Whether you are turning your yard into Santa’s Workshop or stringing a few lights around your cozy cottage, neighborhoods full of twinkling lights are a staple of holiday cheer. But before you dazzle onlookers, make sure you are aware of the precautions you need to take in order to light up the night safely.
There are unfortunately thousands of injuries every year due to improper ladder use. Ladders should extend at least 3 feet above your roof or the surface you are attaching lights to. Never stand on your toes or the top rung of the ladder. If you have to do this, the ladder is not tall enough for your purposes. The second rung from the top is as high as you should climb on a step ladder.
For extension ladders, use the 4-to-1 Rule: for every four feet of distance between the ground and point of contact (such as the roof), move the base of the ladder out one foot. You never want to stand higher than the fourth rung from the top on an extension ladder.
No matter what type of ladder you are using, make sure it is safe before you climb. Ensure the rungs are dry and clean and all locks are secure. Wear slip-resistant shoes and clothes that will not get in your way. While on the ladder, keep your body weight centered and do not overreach. Both your feet should be securely planted on the ladder at all times.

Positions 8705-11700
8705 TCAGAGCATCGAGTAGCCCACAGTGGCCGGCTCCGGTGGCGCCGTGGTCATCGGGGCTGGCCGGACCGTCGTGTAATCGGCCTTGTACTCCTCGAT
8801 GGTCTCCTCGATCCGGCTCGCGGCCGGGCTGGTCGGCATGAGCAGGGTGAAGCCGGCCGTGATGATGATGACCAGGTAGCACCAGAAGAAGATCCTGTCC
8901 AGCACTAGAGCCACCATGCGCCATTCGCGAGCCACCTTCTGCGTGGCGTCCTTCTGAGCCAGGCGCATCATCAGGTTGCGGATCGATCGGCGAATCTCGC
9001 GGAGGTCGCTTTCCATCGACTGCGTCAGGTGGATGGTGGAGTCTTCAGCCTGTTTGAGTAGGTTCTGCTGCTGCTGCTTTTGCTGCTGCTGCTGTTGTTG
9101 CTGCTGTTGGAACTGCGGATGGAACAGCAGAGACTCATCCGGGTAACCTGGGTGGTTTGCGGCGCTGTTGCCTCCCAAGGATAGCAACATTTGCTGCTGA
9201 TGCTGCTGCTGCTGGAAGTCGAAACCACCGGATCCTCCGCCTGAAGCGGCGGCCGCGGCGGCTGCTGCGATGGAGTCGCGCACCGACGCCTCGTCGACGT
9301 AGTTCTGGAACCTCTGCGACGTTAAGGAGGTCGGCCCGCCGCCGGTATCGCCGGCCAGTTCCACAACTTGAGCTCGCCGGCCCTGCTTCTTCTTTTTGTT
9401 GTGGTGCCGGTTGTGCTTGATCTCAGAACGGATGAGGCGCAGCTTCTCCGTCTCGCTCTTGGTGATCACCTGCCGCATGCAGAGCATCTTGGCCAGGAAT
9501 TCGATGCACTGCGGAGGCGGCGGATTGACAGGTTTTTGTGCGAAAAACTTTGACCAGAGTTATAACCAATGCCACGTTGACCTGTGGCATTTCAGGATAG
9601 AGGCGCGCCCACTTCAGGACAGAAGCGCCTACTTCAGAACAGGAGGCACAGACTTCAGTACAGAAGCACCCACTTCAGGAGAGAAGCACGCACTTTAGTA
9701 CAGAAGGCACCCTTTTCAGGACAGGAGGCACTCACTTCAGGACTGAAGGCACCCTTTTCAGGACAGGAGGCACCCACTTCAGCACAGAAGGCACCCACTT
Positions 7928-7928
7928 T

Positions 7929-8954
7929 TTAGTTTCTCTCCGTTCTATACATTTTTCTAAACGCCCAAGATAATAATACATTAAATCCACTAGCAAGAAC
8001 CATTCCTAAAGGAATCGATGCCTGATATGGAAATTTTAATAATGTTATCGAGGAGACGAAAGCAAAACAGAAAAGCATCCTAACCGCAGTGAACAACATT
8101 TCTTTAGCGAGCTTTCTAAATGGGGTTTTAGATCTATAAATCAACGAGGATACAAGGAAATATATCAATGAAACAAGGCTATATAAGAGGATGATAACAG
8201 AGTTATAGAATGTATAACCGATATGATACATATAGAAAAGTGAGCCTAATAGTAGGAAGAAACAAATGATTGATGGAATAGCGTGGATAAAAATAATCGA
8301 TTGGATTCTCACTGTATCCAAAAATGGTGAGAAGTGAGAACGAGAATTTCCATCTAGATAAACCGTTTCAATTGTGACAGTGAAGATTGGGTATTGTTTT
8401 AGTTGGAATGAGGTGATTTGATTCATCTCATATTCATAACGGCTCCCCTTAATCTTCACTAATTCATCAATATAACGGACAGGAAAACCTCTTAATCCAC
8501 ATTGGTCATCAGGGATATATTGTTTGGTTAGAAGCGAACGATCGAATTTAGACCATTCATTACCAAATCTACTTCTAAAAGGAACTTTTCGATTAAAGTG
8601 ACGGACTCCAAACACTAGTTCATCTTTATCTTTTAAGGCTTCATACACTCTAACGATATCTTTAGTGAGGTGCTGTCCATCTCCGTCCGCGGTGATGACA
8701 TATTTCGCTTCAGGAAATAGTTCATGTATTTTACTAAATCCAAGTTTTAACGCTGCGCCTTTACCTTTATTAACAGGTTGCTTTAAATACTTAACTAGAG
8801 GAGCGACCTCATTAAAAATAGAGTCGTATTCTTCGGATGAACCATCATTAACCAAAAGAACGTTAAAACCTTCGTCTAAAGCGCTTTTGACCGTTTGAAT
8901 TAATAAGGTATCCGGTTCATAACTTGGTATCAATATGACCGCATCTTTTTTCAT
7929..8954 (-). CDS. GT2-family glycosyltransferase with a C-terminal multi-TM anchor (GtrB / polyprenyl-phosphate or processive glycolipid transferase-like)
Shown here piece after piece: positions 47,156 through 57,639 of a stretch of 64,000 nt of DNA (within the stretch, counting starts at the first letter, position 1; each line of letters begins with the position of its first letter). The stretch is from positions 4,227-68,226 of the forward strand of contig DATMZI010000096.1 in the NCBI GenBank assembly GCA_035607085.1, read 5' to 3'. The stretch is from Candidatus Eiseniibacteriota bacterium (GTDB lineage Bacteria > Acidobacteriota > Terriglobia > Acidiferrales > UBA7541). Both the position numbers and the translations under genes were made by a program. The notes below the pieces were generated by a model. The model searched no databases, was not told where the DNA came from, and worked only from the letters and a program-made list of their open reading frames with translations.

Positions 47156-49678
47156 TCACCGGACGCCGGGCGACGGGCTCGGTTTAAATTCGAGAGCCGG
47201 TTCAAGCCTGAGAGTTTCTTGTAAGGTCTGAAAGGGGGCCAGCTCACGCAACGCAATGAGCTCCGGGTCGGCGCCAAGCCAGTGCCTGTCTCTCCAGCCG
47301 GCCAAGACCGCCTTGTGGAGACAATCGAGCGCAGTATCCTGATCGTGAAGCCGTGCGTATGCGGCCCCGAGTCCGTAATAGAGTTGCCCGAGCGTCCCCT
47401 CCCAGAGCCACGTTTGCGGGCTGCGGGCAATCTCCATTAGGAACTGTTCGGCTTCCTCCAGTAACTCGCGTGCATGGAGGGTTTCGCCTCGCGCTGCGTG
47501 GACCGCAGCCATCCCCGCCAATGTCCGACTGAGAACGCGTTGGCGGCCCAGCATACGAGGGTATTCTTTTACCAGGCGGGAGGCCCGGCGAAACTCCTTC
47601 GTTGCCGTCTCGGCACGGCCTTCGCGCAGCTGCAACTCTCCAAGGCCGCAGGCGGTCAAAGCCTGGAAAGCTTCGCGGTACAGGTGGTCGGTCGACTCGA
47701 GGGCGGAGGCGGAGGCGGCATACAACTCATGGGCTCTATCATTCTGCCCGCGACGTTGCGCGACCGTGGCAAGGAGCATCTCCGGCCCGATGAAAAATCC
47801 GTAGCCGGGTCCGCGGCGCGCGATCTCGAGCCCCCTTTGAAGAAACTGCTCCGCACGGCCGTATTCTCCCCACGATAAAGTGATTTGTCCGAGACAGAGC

Light and Circuit Safety
Many people like to use lots of lights to create awe-inspiring holiday displays, but it is important to use caution when powering all these lights. Overloaded circuits and loose connections can cause shocks and fires. If you are purchasing new lights for decorating, go for LED lights which burn cooler than incandescent lights. An added bonus of LED is that they use less power, so your electric bill won’t take as big of a hit.
Only buy lights from a reputable, trustworthy company. Quality lights will also come with safety information from the manufacturer, which you should be sure to read and adhere to. Plan your lighting display around available light sockets, keeping in mind not to overload any sockets. Do not connect more than three strands of incandescent lights together.
When mounting lights, be sure they are supported and affixed in a way that does not harm the insulation wrapping the wire. Only use lights that are specifically designed for outdoor use outside. These lights should be plugged in to a Ground Fault Circuit Interrupting outlet (GFCI). You can tell an outlet is a GFCI outlet because it will have “Test” and Reset” buttons on it. These outlets cut the current if it detects moisture or detects that the current is getting too hot. Once the conditions are corrected, you can press the “Reset” button and the lights should work properly again. Always unplug lights before you leave the house or go to sleep to prevent them from overheating.
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